In another example of abuse of power and sheer arrogance, an NYPD officer arrested a man for recording officers from a public sidewalk, accusing him of blocking pedestrian traffic.

It was a lame excuse for an arrest in the nation’s most populated city where congested sidewalks are just a way of life.

The incident took place in 2014 when three NYPD cops were surrounding a man who had passed out on the sidewalk. The man was awake and talking to police when An walked by and began recording.

One cop told him to back up, which he did, but that was not enough, so he arrested An on charges of obstruction of governmental administration and disorderly conduct, but he was eventually acquitted of those charges.

Now An is preparing to sue with the help of the Legal Aid Society of New York.

His goal: to stop NYPD officers from arresting citizens for recording police activity.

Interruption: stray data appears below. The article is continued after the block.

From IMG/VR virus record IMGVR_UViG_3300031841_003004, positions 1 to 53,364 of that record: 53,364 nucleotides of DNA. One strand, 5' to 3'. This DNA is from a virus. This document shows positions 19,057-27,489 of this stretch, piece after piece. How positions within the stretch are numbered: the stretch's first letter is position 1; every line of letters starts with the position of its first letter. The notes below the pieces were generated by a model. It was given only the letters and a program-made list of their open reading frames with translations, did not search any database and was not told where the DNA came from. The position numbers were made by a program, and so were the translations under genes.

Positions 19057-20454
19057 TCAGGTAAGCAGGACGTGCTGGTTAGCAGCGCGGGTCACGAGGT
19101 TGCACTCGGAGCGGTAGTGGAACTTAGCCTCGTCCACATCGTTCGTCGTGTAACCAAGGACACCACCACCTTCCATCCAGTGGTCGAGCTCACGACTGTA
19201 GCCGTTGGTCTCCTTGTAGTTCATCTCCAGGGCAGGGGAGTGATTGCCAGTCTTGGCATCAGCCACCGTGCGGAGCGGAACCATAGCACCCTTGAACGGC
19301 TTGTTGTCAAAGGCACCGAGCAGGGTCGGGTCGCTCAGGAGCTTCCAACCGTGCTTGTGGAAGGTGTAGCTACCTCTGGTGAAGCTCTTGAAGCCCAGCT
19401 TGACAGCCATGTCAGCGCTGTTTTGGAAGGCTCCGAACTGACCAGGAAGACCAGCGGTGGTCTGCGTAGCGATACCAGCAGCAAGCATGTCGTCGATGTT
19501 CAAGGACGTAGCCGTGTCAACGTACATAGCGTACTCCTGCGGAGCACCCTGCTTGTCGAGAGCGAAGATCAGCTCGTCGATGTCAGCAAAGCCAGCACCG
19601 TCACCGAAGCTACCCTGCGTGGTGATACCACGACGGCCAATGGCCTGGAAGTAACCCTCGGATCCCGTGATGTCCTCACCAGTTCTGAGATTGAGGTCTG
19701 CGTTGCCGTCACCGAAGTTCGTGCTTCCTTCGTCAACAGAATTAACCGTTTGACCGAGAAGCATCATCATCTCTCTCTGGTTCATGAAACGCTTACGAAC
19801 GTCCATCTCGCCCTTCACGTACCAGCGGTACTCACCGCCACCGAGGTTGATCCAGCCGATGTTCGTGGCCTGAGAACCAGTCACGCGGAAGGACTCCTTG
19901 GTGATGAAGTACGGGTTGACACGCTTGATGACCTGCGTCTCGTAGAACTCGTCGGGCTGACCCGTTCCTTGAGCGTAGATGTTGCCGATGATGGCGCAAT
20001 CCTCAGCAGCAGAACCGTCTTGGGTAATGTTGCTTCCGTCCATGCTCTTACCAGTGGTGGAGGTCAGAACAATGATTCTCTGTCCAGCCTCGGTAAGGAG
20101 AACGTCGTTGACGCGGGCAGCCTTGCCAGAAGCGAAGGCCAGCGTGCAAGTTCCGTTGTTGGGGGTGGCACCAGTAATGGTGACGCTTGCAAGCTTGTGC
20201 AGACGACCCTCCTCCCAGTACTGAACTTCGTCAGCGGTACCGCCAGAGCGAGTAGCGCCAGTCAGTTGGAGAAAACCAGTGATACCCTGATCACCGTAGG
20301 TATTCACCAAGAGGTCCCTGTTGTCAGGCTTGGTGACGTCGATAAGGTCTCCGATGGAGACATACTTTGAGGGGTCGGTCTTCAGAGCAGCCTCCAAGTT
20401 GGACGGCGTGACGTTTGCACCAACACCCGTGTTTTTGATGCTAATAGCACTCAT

Apparently, Constitutional law and departmental policy is not enough to keep NYPD officers from arresting citizens for recording.

They need a special court order from a New York City court that specifically orders them not to make these arrests.

According to the New York Post:

The lawsuit alleges that the NYPD has a practice of permitting officers to interfere with New Yorkers’ First Amendment right to record in public places.

It seeks a declaration from the court that An had a right to record public police activity and that the officers’ actions violated that right.

He also seeks an injunction “from continuing to retaliate against New Yorkers for recording public police conduct,” according to his lawyers from the Legal Aid Society and Proskauer Rose.

An’s lawyers did not say when they will officially file the lawsuit but they released two videos Wednesday that they say supports their case.

The two videos are posted below. The first one is from An’s camera. The second one is from a surveillance video showing An enter the picture at 30:45 in the video.



An v New York City